Here is another picture showing how large this band really is. And this is fastened on the tightest hook. If your band rides up in the back, then the cups fall forward and your breasts don’t sit as high as they’re supposed to! In a bra with a properly tight band, your breasts should sit midway between your elbow and shoulder, and the band should be horizontal.

This picture also brings me to another part of this bra that is very poorly fitting: the cups. How can you tell if your cups are too small? Well, besides the obviously quadriboob (seen in the photo below), a cup that is too small will also not contain all of your breast tissue on the side. Do you see how the wire in this picture is poking directly onto fatty tissue? This is because the wire is not wide enough for the breast tissue that has collected under my armpit after years of wearing the incorrect size. Theoretically, it could be that the wires are wide enough, but my breast tissue hasn’t been properly placed in the cup. If I scoop all of the breast tissue I can forward, in front of the underwire…

Ok, the wire is in the right spot (mostly)…

But now I’m a four boobed alien.

So this is what years of Victoria’s Secret fittings have done to me! Turned me into a person with either a lot of armpit fat or an alien with four breasts! Admittedly, my boyfriend might quite like the latter, but I for one, do not!

So how did I stumble upon my correct size, and become a haven of bra related knowledge?

Well, once upon a time (summer before my senior year of high school) I had just graduated from 34D to a 34DD. “A DD?!” I thought, “That’s huge! I am going to need underwire bathing suits to support giant DD breasts! Pamela Anderson has DD’s… people who get implants have DD’s… that’s like, the largest size available!”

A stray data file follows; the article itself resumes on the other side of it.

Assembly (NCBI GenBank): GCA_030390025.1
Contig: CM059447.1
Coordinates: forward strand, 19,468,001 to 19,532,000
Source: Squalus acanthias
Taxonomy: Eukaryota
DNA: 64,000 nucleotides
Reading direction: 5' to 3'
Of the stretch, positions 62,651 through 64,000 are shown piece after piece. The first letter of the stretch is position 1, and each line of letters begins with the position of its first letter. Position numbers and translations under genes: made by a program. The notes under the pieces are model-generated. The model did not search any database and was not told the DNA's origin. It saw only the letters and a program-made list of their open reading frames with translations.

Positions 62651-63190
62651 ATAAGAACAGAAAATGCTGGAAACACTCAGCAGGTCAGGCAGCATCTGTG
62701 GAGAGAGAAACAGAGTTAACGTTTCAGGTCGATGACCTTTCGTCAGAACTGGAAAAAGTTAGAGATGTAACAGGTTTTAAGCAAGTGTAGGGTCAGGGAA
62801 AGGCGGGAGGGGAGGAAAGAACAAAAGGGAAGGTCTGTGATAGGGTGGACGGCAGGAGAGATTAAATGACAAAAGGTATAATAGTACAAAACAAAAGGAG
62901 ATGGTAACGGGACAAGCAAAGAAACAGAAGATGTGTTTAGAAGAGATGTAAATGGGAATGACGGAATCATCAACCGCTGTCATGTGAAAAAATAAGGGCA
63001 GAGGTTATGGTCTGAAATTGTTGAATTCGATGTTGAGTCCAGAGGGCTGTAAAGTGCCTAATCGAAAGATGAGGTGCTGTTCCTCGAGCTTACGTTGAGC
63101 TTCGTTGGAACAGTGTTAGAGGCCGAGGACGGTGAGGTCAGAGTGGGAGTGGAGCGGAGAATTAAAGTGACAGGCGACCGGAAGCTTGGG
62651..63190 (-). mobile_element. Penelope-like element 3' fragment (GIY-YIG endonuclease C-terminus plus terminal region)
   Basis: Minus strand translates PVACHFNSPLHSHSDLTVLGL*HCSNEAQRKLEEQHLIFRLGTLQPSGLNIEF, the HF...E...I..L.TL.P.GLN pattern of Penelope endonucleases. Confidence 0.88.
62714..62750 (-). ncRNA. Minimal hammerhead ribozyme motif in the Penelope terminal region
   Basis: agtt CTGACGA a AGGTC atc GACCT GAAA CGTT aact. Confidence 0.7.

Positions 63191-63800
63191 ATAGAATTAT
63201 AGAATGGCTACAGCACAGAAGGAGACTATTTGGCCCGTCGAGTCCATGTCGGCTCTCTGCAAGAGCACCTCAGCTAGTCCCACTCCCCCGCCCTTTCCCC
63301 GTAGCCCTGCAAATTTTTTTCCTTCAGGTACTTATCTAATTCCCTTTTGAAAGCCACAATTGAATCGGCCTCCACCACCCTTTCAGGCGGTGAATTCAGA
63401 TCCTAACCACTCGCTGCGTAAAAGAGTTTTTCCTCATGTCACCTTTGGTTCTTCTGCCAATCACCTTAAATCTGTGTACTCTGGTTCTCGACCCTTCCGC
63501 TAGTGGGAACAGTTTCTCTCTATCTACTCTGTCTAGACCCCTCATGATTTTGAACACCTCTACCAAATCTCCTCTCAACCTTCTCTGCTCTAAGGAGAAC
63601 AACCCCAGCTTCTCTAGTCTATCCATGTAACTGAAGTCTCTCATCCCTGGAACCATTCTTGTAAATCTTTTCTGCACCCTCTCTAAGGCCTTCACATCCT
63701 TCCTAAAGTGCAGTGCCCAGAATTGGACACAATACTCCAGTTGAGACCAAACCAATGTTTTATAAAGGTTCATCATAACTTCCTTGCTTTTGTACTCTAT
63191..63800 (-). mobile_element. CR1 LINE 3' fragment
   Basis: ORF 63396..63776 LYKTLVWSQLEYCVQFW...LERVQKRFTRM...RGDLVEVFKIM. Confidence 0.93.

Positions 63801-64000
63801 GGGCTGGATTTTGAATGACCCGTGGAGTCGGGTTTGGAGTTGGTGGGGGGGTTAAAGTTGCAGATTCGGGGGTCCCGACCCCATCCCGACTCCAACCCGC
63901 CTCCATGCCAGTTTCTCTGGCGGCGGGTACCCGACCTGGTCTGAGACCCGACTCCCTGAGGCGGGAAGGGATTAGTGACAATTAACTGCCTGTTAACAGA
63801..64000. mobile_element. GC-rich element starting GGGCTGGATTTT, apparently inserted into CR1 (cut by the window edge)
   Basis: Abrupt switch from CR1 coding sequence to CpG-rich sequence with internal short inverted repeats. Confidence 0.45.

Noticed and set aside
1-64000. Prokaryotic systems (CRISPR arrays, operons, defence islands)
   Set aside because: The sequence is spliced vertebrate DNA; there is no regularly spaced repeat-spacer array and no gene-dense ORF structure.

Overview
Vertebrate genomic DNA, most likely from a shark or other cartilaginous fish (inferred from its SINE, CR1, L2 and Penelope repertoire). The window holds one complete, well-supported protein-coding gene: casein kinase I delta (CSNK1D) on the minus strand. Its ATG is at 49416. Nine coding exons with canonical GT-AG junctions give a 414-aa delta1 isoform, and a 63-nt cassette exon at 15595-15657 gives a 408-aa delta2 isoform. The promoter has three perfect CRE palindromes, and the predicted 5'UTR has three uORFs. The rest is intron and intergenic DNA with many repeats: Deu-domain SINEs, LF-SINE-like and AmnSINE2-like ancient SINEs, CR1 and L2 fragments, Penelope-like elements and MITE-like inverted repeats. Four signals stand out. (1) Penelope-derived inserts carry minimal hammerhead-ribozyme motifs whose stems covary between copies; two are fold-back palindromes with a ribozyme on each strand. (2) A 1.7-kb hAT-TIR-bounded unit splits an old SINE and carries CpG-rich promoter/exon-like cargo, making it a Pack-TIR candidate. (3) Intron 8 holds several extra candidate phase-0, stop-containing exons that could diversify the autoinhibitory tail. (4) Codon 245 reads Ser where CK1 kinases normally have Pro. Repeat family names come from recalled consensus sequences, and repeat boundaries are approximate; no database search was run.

So off I ventured to a local store that I’d walked past before. They had underwire bathing suits in the windows and I thought that hopefully I’d be able to pick something up in a 34DD there.

When I walked into Breakout Bras, they insisted on fitting me for anything. They’ve since done away with this, I think, but at the time they were a very new store, I’d never been there, and they had very little stock on the floor. So off I was whisked to a dressing room, and I was fitted as a 30FF (a more detailed post of being fit at Breakout Bras will follow!), and put in a lovely nautical inspired Panache bandeau bikini with boyshorts. I LOVED it. I loved the support of a well fitting bra. I was hooked.

Unfortunately, not all women have access to wonderful bra experts, especially in the US. But hopefully my blog can help some of those women out! In conclusion, here’s a condensed list of the signs of a poorly fitting bra, and how to fix them:

  1. Your straps dig into your shoulders, leaving dents and creating shoulder pain. Solution: Your band is too big, forcing the straps to take on the weight of your breasts. Go down a band size or two and up one or two cups (as the band size decreases, the cup size increases, so 34DD=32E=30F=28FF. These are called “sister sizes” because the cup volumes are the same.)